From the Colorado Division of Wildlife
-- When Colorado's Wildlife Commission meets with the State Parks Board March 10, they'll discuss the potential conversion of several state parks into State Wildlife Areas.
Gov. John Hickenlooper has announced that four state parks will be re-purposed as part of a budget proposal that will trim Colorado State Parks expenditures by $3.3 million in the fiscal year beginning July 1.
Commissioners will also begin a formal review of plans to mitigate the impacts to fish and wildlife resources from planned water projects on both sides of the Continental Divide, consider establishing a user fee for two northeastern State Wildlife Areas and hear a citizen petition. The meeting is scheduled from 8:30 a.m. to 5 p.m. at the Hunter Education Building on the Colorado Division of Wildlife campus at 6060 Broadway in Denver.
Colorado's State Parks attract more than 11 million visitors a year and offer outdoor recreation destinations for angling, boating, camping, hiking and other activities. State Wildlife Areas are primarily managed to benefit wildlife and wildlife related recreation.
Among the topics at their joint meeting, the Commission and the Parks Board will discuss a public process to gather input on how certain State Parks might be repurposed as State Wildlife Areas given the budget decisions made by the Governor. They will also seek to define a public process that will help minimize the impact of a change in missions for those properties.
Neither the Wildlife Commission nor the Parks Board has met since the Governor's announcement, and no decisions regarding the potential conversion of parks to state wildlife areas have yet been made.
During the afternoon session, the Wildlife Commission will initiate a formal review of plans to mitigate impacts to fish and wildlife resources that would be created by two major trans-mountain water development projects. The 60-day review of mitigation plans to be presented by Denver Water and the Northern Colorado Water Conservancy District is required by statute as part of each project's federal permitting process.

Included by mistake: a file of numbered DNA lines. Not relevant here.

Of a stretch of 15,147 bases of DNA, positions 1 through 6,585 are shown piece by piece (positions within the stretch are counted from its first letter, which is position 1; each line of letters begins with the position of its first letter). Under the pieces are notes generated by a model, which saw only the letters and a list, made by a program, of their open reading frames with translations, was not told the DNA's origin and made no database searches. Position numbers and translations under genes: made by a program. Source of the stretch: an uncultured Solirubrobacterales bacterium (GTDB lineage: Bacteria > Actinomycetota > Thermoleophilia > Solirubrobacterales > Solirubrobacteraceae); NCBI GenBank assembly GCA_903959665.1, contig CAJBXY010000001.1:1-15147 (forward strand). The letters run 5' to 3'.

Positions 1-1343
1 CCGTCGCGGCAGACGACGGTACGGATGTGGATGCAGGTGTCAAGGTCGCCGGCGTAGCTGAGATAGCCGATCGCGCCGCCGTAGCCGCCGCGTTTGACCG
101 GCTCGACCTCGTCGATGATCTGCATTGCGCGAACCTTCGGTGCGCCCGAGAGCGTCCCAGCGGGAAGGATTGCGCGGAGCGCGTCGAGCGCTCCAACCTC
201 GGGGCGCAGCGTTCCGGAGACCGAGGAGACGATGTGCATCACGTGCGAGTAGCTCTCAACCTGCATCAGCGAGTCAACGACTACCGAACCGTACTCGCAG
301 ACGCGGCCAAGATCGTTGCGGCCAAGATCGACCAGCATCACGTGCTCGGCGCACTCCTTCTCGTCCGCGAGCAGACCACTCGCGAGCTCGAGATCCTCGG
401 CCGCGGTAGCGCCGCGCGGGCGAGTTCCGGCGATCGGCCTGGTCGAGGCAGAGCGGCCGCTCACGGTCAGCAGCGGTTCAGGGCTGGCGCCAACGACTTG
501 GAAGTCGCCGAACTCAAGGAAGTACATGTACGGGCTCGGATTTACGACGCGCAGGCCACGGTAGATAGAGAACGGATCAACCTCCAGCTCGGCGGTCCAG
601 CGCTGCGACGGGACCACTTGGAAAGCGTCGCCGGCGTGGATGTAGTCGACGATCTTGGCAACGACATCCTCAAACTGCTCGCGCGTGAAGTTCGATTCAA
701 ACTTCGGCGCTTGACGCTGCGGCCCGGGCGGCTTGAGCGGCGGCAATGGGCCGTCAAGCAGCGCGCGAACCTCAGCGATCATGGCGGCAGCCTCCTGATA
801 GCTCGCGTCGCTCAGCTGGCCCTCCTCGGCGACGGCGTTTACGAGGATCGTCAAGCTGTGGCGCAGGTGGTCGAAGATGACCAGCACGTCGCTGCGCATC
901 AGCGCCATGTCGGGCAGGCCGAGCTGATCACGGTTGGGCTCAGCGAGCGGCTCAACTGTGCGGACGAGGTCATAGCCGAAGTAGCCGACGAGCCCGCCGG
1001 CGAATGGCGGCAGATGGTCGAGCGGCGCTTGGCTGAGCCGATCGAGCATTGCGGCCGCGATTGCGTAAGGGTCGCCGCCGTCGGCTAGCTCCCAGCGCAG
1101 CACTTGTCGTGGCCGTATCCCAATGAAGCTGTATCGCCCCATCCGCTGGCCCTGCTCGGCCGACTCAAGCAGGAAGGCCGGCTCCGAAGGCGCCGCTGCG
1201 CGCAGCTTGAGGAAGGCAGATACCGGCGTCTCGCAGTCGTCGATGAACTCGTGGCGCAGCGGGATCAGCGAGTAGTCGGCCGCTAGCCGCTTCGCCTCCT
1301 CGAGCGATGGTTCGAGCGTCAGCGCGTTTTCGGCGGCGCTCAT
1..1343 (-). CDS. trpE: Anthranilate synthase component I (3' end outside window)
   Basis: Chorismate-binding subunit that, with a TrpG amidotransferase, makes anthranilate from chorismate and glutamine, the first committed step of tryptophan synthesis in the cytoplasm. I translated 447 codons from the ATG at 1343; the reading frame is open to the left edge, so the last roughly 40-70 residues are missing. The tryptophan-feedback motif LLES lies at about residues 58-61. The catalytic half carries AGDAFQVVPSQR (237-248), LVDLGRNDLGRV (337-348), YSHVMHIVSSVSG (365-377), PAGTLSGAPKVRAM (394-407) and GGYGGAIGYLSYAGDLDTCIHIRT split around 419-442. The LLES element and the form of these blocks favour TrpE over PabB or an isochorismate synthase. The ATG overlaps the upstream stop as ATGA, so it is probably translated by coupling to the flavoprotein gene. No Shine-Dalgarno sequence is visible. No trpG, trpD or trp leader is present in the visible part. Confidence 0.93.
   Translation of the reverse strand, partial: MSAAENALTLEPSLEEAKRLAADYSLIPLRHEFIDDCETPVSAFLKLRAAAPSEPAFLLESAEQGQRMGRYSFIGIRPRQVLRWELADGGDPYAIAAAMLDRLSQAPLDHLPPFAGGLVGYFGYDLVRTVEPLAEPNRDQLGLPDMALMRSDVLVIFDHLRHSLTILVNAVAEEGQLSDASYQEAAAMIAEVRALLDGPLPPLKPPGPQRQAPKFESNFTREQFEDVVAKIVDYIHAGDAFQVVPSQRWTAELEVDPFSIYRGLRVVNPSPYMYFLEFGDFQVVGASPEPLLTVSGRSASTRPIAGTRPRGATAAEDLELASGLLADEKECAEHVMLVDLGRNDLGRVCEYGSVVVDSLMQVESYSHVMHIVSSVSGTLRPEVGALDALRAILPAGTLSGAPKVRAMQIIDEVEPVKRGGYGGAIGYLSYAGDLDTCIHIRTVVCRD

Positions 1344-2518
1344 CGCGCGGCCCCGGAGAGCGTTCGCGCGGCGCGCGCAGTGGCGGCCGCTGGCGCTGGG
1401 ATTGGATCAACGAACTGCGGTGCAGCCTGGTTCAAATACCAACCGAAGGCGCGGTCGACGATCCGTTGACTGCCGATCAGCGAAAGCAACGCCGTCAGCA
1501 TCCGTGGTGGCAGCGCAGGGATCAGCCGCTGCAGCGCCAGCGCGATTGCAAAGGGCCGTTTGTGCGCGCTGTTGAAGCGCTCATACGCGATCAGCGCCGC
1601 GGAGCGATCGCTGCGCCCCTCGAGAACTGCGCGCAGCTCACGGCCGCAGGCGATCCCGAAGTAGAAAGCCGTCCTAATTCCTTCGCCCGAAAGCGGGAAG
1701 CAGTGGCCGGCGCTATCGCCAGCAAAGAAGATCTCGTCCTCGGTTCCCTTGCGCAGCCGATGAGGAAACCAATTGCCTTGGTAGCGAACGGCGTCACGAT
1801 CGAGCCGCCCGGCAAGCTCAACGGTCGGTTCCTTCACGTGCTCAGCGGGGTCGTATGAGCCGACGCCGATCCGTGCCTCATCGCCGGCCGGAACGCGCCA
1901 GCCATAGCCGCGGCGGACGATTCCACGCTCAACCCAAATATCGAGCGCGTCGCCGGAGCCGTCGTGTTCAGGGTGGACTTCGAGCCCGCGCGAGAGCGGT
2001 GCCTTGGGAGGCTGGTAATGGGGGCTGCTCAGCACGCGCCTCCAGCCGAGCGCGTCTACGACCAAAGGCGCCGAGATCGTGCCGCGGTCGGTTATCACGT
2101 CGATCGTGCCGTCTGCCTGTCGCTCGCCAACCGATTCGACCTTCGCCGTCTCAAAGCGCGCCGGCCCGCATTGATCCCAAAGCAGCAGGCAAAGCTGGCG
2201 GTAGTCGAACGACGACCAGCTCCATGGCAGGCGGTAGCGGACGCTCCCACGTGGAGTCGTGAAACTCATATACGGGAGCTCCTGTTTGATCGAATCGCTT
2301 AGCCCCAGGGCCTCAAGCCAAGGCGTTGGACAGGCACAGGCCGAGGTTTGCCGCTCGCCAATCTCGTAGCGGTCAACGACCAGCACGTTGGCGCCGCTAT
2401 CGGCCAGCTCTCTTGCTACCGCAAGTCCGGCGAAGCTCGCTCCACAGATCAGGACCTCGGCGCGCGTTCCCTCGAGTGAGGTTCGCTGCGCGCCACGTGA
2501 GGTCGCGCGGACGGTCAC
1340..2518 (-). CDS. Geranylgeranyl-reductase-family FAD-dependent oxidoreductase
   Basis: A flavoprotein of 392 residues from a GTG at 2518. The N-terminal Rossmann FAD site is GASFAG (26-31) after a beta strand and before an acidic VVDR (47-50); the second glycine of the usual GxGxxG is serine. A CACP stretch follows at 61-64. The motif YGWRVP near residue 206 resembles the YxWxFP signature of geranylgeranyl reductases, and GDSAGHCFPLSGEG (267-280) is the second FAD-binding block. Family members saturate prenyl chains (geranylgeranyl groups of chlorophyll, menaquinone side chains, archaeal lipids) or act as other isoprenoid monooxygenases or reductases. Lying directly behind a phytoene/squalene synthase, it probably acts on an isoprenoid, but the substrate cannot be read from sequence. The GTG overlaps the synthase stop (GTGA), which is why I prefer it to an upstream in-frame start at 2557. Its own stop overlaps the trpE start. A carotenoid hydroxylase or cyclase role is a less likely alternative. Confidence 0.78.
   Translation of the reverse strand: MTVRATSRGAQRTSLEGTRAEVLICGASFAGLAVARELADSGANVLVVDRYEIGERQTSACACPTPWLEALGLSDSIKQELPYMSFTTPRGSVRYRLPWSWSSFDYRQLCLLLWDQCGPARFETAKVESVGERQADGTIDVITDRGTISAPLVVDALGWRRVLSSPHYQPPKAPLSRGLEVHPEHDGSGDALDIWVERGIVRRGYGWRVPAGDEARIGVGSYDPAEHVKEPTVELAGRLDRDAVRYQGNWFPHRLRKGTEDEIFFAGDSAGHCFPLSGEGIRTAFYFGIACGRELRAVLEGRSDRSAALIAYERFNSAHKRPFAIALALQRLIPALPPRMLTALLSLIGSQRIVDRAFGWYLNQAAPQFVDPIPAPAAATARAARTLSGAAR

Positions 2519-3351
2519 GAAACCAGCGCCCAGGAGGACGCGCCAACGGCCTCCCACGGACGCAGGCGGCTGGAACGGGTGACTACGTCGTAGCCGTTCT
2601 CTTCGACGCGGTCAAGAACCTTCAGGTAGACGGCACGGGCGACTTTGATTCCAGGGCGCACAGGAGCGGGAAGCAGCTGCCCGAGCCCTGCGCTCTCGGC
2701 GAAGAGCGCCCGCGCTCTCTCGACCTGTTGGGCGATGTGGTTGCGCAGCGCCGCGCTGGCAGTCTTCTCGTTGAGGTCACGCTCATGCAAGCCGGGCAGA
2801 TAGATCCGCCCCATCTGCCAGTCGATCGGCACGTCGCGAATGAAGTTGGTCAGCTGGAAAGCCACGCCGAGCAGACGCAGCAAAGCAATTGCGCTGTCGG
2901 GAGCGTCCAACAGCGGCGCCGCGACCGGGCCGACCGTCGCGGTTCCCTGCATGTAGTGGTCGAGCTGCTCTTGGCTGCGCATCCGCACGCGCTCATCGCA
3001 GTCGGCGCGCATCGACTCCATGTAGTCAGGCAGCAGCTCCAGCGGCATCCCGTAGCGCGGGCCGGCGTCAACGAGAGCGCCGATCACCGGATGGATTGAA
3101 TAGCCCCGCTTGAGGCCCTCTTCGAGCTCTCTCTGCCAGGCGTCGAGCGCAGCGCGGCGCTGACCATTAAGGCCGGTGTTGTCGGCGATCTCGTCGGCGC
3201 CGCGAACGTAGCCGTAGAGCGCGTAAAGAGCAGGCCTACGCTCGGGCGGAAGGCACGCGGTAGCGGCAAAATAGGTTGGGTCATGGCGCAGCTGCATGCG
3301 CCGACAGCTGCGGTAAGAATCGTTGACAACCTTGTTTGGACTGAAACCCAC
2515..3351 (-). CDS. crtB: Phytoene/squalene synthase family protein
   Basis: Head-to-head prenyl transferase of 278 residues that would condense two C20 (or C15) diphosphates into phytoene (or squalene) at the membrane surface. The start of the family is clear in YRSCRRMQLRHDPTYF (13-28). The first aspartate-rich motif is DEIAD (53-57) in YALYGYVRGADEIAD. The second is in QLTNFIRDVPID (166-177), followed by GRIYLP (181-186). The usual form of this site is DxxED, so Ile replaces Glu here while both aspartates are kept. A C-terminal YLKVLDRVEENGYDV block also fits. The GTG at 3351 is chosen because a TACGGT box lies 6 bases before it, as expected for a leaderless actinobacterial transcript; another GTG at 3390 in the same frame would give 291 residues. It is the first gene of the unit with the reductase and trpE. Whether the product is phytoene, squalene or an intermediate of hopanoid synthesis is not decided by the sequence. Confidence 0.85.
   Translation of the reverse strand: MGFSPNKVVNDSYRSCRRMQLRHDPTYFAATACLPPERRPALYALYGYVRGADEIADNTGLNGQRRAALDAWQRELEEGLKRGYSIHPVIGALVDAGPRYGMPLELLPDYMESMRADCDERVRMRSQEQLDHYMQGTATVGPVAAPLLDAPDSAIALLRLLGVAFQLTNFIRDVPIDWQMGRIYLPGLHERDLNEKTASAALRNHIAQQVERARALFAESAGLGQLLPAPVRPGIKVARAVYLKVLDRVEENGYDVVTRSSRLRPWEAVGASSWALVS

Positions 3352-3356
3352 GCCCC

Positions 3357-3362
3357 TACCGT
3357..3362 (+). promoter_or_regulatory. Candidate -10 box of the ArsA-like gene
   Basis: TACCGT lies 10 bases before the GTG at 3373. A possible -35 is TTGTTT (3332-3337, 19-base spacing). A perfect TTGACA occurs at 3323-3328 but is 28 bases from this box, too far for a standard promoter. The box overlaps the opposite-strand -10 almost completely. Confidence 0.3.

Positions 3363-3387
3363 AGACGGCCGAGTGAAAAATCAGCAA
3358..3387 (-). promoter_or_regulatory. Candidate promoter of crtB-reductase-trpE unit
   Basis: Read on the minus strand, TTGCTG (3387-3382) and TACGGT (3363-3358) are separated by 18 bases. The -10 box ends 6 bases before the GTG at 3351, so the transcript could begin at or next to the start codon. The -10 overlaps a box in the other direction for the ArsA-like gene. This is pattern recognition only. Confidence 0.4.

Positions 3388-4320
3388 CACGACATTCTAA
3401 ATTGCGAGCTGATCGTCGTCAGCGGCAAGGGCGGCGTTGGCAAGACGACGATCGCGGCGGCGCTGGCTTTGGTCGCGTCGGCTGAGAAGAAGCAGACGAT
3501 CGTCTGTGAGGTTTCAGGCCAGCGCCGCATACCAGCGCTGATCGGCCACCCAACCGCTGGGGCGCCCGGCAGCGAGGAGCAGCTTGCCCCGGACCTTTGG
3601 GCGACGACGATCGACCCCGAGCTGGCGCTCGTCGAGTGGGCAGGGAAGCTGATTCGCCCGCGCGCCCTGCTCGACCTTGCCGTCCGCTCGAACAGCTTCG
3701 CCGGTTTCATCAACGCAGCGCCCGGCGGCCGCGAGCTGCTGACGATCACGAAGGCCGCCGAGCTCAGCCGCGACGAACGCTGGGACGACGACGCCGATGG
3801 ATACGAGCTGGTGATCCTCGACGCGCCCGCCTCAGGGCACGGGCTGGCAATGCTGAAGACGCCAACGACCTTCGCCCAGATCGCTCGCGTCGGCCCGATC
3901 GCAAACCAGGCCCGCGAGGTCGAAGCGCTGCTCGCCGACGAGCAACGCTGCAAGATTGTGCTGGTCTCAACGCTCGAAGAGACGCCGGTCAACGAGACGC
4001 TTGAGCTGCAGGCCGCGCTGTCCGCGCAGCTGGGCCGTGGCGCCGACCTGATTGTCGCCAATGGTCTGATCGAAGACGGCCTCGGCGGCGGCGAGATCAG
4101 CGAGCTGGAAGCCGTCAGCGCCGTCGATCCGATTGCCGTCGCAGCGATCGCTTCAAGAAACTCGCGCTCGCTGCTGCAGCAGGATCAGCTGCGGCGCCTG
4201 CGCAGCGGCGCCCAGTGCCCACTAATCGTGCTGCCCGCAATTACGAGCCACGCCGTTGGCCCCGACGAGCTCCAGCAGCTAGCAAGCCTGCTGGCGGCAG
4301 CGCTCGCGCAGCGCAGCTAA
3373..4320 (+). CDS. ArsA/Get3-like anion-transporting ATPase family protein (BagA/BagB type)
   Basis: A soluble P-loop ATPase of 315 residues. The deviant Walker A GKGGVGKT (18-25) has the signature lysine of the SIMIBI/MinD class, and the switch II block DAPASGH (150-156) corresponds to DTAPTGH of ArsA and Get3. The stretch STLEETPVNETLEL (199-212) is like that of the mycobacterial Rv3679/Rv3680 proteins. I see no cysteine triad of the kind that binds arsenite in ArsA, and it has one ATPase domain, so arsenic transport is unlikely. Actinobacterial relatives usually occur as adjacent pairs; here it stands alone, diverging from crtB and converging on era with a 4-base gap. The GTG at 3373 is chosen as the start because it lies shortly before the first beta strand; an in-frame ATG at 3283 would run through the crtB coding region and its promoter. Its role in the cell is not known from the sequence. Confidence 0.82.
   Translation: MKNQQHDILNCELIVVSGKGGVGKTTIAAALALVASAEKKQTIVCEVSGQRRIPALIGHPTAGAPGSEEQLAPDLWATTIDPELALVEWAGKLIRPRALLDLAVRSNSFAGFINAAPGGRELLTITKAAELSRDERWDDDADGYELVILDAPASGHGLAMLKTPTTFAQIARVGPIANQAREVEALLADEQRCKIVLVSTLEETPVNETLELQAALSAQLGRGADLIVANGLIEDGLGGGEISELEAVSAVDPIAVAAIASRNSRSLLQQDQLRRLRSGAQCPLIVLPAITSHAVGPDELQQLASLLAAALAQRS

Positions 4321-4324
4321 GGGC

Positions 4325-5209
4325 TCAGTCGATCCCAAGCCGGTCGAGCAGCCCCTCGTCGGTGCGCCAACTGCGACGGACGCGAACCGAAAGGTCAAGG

Also on the Commission agenda is final consideration of a new regulation establishing an annual access fee for two popular northeastern State Wildlife Areas to address public safety and user conflict issues stemming from recreational activities not related to the areas' primary wildlife purpose.
The proposal would require adults who do not possess a valid annual Colorado hunting or fishing license to purchase a $36 annual permit to enter Jumbo Reservoir or Prewitt Reservoir State Wildlife Areas. Permits would be valid from April 1 to March 31 annually and could be purchased anywhere that hunting and fishing licenses are sold.
The agenda for the March Wildlife Commission meeting, as well as a complete list of regulation changes for State Wildlife Areas, can be found on the Wildlife Commission web page.
Members of the public unable to attend Commission meetings or workshops can listen to the proceedings through a link on the DOW's website. To access the live audio feed during the meeting, click on the "listen to live audio" link at the bottom of the Commission webpage at http://wildlife.state.co.us/WildlifeCommission/
For more information about Division of Wildlife go to http://wildlife.state.co.us.